If there's one obvious difference between my children, it's in how they approach problems.  I love both these girls and they are each brilliant in their own way.  But there is a very different process that each one uses to address a task that needs to be done.  

A couple of weeks ago, we attended an event for the kids at church.  It was the classic drive-in movie with boxes for cars activity.  If you haven't seen this one before, it's basically a party idea where kids make their own "car" out of a cardboard box.  Then once everyone has completed their "cars," they get to "drive" their cars to the movie theater and sit inside them while watching a movie and eating snacks guaranteed to make any dentist cringe.  It's a brilliant idea... that is, if you're older than forty and can remember drive-in movies.  If you aren't, you will spend your time wondering why you are making a car out of a box to watch a movie without installing a DVD player in the back seat.  Then those parents who are over forty will have to spend their time explaining the concept of drive-in movies to you and your friends and a surprising number of their parents and you'll be all, What? Why would you do that?  And that parent will have no response to that except to mutter, "Well it was cool when I was a kid."

So this was the deal.  They got to choose a box. Stuff to use for the box. Time to decorate the box. And they came up with whatever it was they wanted to do to make their box into a car.

The Caterpillar took a hyper-literal approach to making her car.  First she chose the box, decided what kind of car it would be (an El Camino), then set about adding details to that box to make it resemble a car as much as humanly possible.  Steering wheel, headlights, brake lights, wheels.  Those were the standard on pretty much everyone's car.  Then she turned into the OCDterpillar that we all know and love and decided the car needed a few more "details," which included a door (that opens and closes, despite the fact that she could just step into the car and that made most of the kids happy but no, we had to make a door that opens OR THE WORLD MIGHT SOON END), a handle on the door, a handle on the inside of the door, seats (which she drew on the inside of the box), upholstery over the seats, a license plate (she ran out of time to create the license plate for the front of the car and I suggested that it would be fine without one and believe-you-me, that was an Issue, until a stroke of brilliance in me remembered that in some states a front license plate is not required by law and then we had to adjust the license plate on the back so it came from one of those states), a steering wheel, instrument panel, and a cargo area in the back.  She even drew groceries in the cargo area in the back.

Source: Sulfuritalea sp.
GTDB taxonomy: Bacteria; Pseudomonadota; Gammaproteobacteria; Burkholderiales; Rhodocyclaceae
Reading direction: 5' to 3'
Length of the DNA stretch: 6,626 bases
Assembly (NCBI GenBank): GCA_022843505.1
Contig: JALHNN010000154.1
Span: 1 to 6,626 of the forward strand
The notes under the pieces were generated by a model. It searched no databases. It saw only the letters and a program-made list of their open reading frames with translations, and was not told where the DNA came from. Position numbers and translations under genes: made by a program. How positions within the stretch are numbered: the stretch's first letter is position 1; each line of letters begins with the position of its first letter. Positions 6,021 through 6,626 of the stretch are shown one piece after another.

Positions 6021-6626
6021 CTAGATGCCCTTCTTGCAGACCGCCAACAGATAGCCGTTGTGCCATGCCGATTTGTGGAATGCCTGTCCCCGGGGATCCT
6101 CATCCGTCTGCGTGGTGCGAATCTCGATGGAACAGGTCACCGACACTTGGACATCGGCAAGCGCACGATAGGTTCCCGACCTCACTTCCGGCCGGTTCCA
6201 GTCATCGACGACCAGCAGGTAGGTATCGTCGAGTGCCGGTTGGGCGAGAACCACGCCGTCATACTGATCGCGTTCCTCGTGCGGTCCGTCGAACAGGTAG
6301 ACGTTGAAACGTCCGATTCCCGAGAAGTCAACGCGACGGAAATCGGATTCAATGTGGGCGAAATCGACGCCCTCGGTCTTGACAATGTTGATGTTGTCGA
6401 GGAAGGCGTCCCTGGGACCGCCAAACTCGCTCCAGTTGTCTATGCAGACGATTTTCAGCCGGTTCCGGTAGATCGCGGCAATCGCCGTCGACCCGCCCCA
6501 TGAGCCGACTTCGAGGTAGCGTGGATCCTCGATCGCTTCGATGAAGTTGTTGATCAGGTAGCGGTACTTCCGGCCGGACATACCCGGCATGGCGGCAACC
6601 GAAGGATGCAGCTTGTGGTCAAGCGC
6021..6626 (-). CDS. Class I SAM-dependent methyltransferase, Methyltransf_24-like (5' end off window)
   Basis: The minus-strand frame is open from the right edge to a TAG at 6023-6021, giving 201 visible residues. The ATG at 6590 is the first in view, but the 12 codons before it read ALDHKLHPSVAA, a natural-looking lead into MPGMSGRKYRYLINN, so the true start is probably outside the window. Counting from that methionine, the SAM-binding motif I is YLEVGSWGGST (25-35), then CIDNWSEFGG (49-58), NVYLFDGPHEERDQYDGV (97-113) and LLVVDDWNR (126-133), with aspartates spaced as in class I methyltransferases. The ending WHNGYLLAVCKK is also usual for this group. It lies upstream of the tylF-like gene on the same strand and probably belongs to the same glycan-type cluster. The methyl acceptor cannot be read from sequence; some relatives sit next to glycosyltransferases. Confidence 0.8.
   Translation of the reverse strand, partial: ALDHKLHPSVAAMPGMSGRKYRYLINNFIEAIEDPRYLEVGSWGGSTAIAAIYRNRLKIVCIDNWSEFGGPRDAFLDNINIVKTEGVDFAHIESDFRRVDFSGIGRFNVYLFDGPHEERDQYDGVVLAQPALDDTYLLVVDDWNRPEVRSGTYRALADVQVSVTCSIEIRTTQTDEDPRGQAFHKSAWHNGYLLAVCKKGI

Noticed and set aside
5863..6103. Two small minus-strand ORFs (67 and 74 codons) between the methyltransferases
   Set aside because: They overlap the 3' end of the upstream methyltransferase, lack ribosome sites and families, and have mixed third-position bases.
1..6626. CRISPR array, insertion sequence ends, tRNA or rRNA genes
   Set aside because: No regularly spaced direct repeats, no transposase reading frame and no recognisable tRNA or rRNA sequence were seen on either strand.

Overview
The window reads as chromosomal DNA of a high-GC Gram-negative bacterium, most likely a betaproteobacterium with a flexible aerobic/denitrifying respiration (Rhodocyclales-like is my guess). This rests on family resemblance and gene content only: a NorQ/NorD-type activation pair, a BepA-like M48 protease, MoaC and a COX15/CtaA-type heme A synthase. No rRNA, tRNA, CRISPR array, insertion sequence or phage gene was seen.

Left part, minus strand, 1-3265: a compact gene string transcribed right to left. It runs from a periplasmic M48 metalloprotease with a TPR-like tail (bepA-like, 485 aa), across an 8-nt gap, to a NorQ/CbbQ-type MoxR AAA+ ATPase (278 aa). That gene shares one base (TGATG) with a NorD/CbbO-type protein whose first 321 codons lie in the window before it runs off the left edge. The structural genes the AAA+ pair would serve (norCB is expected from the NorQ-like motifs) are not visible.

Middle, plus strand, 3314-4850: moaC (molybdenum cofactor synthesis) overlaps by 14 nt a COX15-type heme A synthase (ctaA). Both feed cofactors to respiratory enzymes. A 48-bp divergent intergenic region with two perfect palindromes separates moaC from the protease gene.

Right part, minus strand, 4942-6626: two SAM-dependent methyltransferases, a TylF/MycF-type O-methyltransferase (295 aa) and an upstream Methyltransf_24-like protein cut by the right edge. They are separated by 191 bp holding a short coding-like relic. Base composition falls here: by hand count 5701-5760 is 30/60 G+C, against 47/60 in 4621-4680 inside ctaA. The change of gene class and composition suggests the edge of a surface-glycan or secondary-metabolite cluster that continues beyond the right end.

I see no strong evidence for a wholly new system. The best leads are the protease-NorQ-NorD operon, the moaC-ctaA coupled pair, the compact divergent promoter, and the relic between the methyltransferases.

I don't even think I have a picture of the completed car because I grew tired of the, "OK! You're done now, let's go watch the movie!" "No, it just needs this One. More. Thing" exchange that was repeated over and over. The leader running the activity had to call time on her creation or they wouldn't have time to show the movie.  That was the only way she could be done.

The Dormouse was at the activity too and she had grand ideas as well.  She and her friend chose a gigantic box and dubbed it "the mini-van."  Then they spun their wheels for more than an hour, while they schemed and planned and chattered endlessly about all the things their mini-van would have.  They ran around, hunter-gathering supplies to use for their grand plans.  They asked to borrow tape. They used all the tape and asked for more. They threw their bodies upon the floor and rent their garments when there was no more tape and begged me to go to the store for more.  They tried to pin things to the box with thumbtacks.  They asked to borrow flashlights.  They wanted to use a spare tire from my car.  They needed paint. They wished they had flame stickers.  They wanted to take booster seats from someone's car to put in the back of the box.  They needed an iPad.  They went to the kitchen and got one of the biggest knifes I have ever seen, which sent more than a few adults into a tizzy.  They changed their minds about every single decision they made.  Multiple times.  I watched them buzz around this box like worker bees, babbling about how amazing their mini-van would be until time ran out.  Finally, when the leader who was running the activity had to call time on their creation or they wouldn't have time to show the movie.  We all stepped back, looked at their hard work and realized that they had created....

a box.

A box with two rolls of tape stuck to it and a couple of holes cut in the top, but no matter how you look at it, that box did not resemble a car in any way.

There could not be any more obvious example of the differences in how my two children navigate through the world.  This is the procedure each of them follows to do everything from finishing homework to eating dinner.

What's weird is I can see myself in each of them.